Try various breeds for your backyard flock. If you want both meat and egg layers, I recommend including dual-purpose chickens like the Leghorn, and meat chickens like the Plymouth Rock. A flock of three to four hens gives a family of four an adequate amount of eggs but, I always have a flock of ten, usually more.

About Nancy

Nancy is a freelance author and editor, living on a small acreage in rural Oklahoma with her husband, several cats, and a nice size flock of chickens. Both share a passion for the homesteading lifestyle and the basics of simple living, from raising chickens to canning and preserving foods.

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  1. Hi Nancy ,
    Your information has given me exactly what I required ,we are about to adopt a couple of Rhode Island reds in our yard .I feel confident now to go ahead

  2. I found it interesting that you answered Adam Kumalo’s question ” How many eggs does Rhode island red lay a day?” by saying that “Rhode Island Reds will lay one egg per day” .
    I know of no chicken on this earth that is capable of doing that. It is my understanding that the minimum cycle for forming and laying an egg is 26 hours which would make an egg a day impossible. I hope Adam does depend upon getting 365 eggs per year from each of his hens, even the first year. I believe a more realistic estimate would be around 280 years during the hen’s prime year.

    • Geeze, thanks for catching that, Larry it should have read 1 every “other” day; a typo on my part. To Adam, Larry is right on my typo. No hen is going to lay every day. I get 1 egg every “other” day from my Reds. I have twenty hens and average around 16 eggs a day from all of them. Sometimes, they like to take a rest and I may only get about ten, but honestly, that is not very often; usually once a month there is one or two days I only get about 10 eggs. Reds, in my opinion, are the best for a lot of large, brown eggs.

  3. Hello. I am a 13 year old girl getting my own chickens for the first time. I was thinking about getting Australorps, with maybe a mix of some Rhode Island Reds. What other breeds should I use? I am mostly leaning towards the Australorps, but I need help. I have a bunch more questions, so please please please help me!!!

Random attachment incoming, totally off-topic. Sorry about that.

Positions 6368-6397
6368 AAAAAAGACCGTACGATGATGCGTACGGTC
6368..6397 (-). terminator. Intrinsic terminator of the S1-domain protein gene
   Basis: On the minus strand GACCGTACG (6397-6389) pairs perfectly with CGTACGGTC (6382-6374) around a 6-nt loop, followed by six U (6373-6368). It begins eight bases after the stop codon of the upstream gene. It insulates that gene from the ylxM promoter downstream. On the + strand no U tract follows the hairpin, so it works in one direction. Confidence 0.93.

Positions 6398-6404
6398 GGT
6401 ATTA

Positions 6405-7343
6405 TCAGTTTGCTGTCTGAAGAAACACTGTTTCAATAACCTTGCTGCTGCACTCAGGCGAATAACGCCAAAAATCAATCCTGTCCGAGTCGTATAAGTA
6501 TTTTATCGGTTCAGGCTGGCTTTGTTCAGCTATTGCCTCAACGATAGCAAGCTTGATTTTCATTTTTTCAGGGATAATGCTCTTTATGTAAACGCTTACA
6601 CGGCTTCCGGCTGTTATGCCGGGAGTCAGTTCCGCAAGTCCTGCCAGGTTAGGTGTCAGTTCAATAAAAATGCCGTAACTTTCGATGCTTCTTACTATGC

• Congratulations on raising chickens. While they take some work, they are also a lot of fun.

      Australorps are great egg layers. They also have a gentle temperament and are great around people and other chickens. Rhode Island reds are great layers and have good temperament as well. I never have a flock without Rhode Islands. I love they way they talk to you. Ours will follow us around, clucking and carrying on and it’s almost like they answer us if we talk back to them.

      Our flock consists of Rhode Islands, Americanas, and Orpingtons. They all intermingle well, have good temperaments, and are all great layers.

      Any questions, feel free to ask.

    • Rhode Island Reds will lay 1 egg per day. As they age, their production slows down. I wouldn’t have a flock without some Rhode Island Reds. They are great chickens.

    • Most breeds start laying between 5 and 6 months. Leghorns are know to start laying between 4 1/2 to 5 months. This is the usual, but chickens are known to do things on their own schedules.

      All of my Rhode Island Reds started laying at 6 months. My Americanas and Orpingtons started around 5 months with the exception of 2 Orpingtons, one didn’t lay until 7 months and the other 7 1/2 months.

    • Hi Adnan,

      Yes, the article mentions the Leghorn. They are great layers, one of the best. They lay large white eggs and Rhode Island Reds lay large brown eggs. Both breeds are great for eggs and both are well adapted to heat and cold.

  4. That`s Really Nice.. I am a boy Of 14yrs. and I am Now in The basic School. My teacher thought me About poultry and Most Especially Layers.Among the Example He gave me,There is Rhode Island Red.But it seems I can`t find the other One he gave me In Your Blog. I hope I will see It soon.